Red Line 7000
Poster of the movie Red Line 7000.jpg
Directed byHoward Hawks
Screenplay byGeorge Kirgo
Story byHoward Hawks
Produced byHoward Hawks
CinematographyMilton R. Krasner
Edited by
Music byNelson Riddle
Distributed byParamount Pictures
Release date
  • November 9, 1965 (1965-11-09)
Running time
110 minutes
CountryUnited States
Box office$2,500,000[1]

Red Line 7000 is a 1965 American action sports film released by Paramount Pictures. It was directed by Howard Hawks, who also wrote the story. It stars James Caan, Laura Devon and Marianna Hill in a story about young stock-car racers trying to establish themselves and about the complicated romantic relationships in their lives. The title refers to the red line on the RPM meter which was then placed at 7000 rpm, beyond which the engine was in danger of blowing. The film features multiple sections of real life racing and crashes interspersed with the plot.


A racing team run by Pat Kazarian starts out with two drivers, Mike Marsh and Jim Loomis, but a crash at Daytona results in Jim's death. His girlfriend Holly McGregor arrives too late for the race and feels guilty for not being there.

A young driver, Ned Arp, joins the team and also makes a play for Kazarian's sister, Julie. A third driver, Dan McCall, arrives from France and brings along girlfriend Gabrielle Queneau, but soon he develops a romantic interest in Holly.

Arp is seriously hurt in a crash, losing a hand. Mike, meanwhile, doesn't care for Dan's ways with women and tries to run him off the track in a race, but Dan survives. He and Holly end up together, but Mike is consoled by Gabrielle.

The movie is distinguished by the appearance of a 1965 Shelby GT-350 racing on the track, and one of the characters drives a Cobra Daytona Coupe as his street car. For Shelby enthusiasts, this is one of the few movies they appeared in. The car used in the movie is Chassis #CSX2601, the fourth of the six coupes built. In real life this car was raced in eight FIA races in 1965 (Daytona, Sebring, Monza, Spa, Nürburgring, LeMans, Reims, Enna), and won four times in GT III class (Monza, Nürburgring, Reims, Enna). After the movie it was bought by one of the drivers who raced it, Bob Bondurant. Bondurant sold it in 1969.[2]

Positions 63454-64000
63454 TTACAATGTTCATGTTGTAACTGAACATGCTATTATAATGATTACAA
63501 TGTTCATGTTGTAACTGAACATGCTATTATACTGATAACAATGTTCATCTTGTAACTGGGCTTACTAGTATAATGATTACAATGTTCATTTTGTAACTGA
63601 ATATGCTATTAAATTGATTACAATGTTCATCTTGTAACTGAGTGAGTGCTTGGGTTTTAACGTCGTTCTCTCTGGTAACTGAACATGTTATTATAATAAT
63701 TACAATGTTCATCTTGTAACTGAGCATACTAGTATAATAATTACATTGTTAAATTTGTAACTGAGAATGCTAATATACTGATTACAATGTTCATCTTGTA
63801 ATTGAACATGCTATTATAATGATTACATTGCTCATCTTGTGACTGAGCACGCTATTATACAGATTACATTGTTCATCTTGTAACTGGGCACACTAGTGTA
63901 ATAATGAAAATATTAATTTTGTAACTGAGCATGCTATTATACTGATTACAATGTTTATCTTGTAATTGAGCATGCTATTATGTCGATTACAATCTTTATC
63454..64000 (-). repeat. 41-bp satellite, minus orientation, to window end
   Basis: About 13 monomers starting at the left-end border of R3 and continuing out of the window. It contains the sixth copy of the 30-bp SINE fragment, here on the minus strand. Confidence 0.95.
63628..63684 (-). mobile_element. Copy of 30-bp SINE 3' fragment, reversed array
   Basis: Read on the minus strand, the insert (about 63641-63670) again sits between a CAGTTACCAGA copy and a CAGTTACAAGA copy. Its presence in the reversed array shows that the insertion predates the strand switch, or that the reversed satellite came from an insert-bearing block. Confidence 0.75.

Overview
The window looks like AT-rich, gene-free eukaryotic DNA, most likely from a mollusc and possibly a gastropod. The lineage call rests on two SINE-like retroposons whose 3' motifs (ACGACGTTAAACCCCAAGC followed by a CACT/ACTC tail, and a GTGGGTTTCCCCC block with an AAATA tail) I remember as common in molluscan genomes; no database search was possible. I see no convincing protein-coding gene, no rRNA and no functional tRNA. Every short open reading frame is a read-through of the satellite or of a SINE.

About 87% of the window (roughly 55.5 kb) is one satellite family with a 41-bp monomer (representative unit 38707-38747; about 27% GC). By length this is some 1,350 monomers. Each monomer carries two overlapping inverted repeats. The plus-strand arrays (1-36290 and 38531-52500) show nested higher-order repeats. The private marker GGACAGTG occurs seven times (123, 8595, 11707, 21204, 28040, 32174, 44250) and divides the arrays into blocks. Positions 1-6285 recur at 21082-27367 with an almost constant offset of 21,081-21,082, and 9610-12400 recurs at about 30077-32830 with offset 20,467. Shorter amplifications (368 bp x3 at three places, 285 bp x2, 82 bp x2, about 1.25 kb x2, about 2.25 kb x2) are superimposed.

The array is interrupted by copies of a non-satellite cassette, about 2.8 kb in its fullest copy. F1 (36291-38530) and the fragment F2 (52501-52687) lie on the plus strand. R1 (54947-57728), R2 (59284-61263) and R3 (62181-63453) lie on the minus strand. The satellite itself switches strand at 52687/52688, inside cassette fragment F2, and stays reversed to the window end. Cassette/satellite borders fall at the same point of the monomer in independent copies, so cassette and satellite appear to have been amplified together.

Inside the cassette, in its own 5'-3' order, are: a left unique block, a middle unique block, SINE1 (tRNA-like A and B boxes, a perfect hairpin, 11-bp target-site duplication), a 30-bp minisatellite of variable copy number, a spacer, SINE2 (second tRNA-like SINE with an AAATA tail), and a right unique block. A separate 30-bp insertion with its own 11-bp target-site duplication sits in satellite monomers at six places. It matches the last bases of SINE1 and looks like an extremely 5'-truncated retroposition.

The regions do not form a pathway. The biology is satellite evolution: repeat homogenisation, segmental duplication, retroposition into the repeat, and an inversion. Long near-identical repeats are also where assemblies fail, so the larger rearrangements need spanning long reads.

The film was based on an original idea by Howard Hawks though the script was written by George Kirgo. Hawks said the film would feature "three old fashioned hot love stories about these racers and their girls. They have their own code. They kid about danger. They aren't tough guys but they talk awful rough. The picture will have something of a wartime feeling: on Friday night a girl doesn't know if a boy will still be alive on Saturday night."[3]

Hawks said he originally wanted to tell just the one story but then "suddenly it hit me. 'This is a lot of padding'. Today audiences are way ahead of us. So I added two more stories and now we tell so much more in a few scenes without having to lead up to them step by step. In other words, stripped of all the non essentials."[3] Hawks said that in his film "you don't care who wins the race; it's the people who count."[3]


Howard Hawks had enjoyed success discovering stars in the past (Lauren Bacall, Carole Lombard, George Raft) and decided to cast the film with six newcomers plus Charlene Holt and Norman Alden. He said it took five months to cast them. The six newcomers were Gail Hire, Mariana Hill, Laura Devon, James Ward, John Crawford and James Caan (though Caan had been in Lady in a Cage).[3] Howard Hawks considered casting Paul Mantee, who had done Paramount's Robinson Crusoe on Mars, in the lead role, but chose another Paramount star, James Caan.[4]

Carol Connors was a singer who had sold over 8 million records. She wrote two songs for the movie: "Wildcat Jones" and "Prudence Pim of the PTA".[5]

George Takei appears in a supporting role one year before his performance on Star Trek. Teri Garr appears uncredited as a go-go dancer in a nightclub.